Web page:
Question 2: When de Beauvior says “it is easier to submit to blind enslavement that to work for liberation: the dead, for that matter, are better adapted to the earth than are the living,” wha6t does she mean? In this statement, is de Beauvior claiming that dominance and submission are part of human existence that can never really be transcended?
Lisa Lowe “Work, Immigration, Gender: New Subjects of Cultural Politics”
In “Work, Immigration, Gender: New Subjects of Cultural Politics,” Lisa Lowe uses the Asian Immigrant and Asian American woman to emphasize the intersection of cultural criticisms that serve to illuminate the exploitation of the female immigrant. Lowe elaborates upon the ways with which capitalist, colonialist power subjugates the non-white, immigrant female work force, and how the “differentiation” of this labor demographic must be understood by those within it so as to use this difference and not be disempowered in not possessing a common subjectivity. Lowe refers to this missing common element as a “singular identity” (Lowe 43).
Racialization is a large part of Lowe’s analysis. Lowe argues that delineation by gender and race is capitalized upon by industry and manufacturing entities, and that this same differentiation is also used to disrupt any possible political ideal that could be adopted by this heterogeneous group. Lowe asserts that certain forms of work, along with certain pay structures, are associated with certain ethnic groups. This racialization, these people being categorized by race and, in turn, held within certain boundaries, is a construct that serves to exploit them and their labor while maintaining the status quo. Lowe states that “it is apparent that labor is gendered, sexuality is racialized, and race is class-associated” (Lowe 39).
Transnationalism is used in relation to the U.S. economy, and the move to outsource manufacturing in the effort to keep production costs low, while doing the same in the U.S. through the use of immigrant labor. Lowe states, “[w]omen migrate from countries of origin formerly colonized by the United States , or currently neocolonized by U.S. corporate capital, and come to labor here as racialized women of color” (40). Transnationalism, in this context, refers to the extended reach of U.S. industry and the exploitative practices that coexist with it.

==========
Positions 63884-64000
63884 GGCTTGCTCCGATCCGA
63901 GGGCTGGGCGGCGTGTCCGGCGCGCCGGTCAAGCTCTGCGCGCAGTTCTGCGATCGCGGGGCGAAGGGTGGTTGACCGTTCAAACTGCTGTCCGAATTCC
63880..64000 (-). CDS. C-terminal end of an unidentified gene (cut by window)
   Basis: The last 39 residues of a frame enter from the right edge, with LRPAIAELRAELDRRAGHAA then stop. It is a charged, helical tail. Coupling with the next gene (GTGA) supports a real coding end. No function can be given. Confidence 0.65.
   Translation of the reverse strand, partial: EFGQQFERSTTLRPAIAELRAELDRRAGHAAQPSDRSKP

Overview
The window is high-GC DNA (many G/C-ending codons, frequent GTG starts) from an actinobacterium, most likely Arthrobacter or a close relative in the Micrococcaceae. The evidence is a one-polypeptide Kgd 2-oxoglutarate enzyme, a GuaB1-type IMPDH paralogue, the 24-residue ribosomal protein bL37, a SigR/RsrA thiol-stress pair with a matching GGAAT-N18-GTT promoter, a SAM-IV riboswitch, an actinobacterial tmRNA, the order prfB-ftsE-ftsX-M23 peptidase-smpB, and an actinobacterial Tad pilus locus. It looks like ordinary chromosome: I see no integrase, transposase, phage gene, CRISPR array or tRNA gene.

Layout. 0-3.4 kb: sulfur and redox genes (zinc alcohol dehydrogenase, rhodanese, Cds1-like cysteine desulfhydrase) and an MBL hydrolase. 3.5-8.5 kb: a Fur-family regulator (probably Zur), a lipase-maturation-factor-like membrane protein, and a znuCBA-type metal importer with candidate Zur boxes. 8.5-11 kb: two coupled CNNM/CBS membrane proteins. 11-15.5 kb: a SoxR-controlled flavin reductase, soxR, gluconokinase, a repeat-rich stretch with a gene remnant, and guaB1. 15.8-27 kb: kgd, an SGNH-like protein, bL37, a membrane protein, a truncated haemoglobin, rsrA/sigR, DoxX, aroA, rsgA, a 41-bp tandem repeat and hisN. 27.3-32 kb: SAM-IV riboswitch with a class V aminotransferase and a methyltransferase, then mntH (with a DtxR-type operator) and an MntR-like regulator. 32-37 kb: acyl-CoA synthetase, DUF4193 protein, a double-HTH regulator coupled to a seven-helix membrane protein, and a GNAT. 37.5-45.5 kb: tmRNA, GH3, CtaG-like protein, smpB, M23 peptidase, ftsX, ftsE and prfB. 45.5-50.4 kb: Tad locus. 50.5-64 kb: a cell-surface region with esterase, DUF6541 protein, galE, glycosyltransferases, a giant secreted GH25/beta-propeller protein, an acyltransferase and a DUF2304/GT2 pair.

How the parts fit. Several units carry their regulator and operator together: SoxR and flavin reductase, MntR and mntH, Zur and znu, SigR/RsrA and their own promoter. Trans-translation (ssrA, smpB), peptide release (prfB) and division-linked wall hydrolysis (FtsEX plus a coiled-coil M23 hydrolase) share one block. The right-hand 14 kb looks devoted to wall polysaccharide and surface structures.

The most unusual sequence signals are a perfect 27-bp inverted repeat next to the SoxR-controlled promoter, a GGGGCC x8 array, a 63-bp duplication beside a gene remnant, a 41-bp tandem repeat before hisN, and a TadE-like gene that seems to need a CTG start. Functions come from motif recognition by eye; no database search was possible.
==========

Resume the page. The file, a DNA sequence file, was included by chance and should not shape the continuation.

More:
Interstitial may be the most important term in relation to Lowe’s argument. As with transnationalism, the identity of a group of people, in this case the immigrant female blue-collar worker, is not limited to one geographic location or nation of origin. Class and ethnicity, non-white specifically, do come into play, and this is the crux of Lowe’s thesis. Without being aware of this interstitial nature of the female immigrant group, they may lose or not fully understand the potential for political power they possess.
“Since transnational capitalism does not work through the homogenization of the mode of production, but instead operates through and because of the differentiations of culturally, racially, and gender-specific forms and operations of work, its “class subjects” are not homogeneous” (45).
Capitalism benefits from the many different identities that exist within this group. Less chance exists of any politically representative power forming within one or among these groups. Due to no “singular narrative” of the group’s past exists, the likelihood of a singular narrative of their future is extremely slim (44). Without an identity as its center, the female immigrant work force, as well as those in other countries, will find no common relatable injustice to combat together.
Question 1: Does this need for a “restructuring of capital” indicate the inevitable unsustainability of Capitalism?
Question 2: Can the literature that Lowe refers to, the ““literary and “evidential” forms of narrative,” affect the groups that are their subjects? Can they educate the very women within their narratives, or only those in educated, liberal higher classes?
de Beauvior, Simone. The Second Sex. New York: Bantam, 1964. Print.
Lowe, Lisa. “Work, Immigration, Gender: New Subjects of Cultural Politics.” Social Justice 25.3 n.d., Print.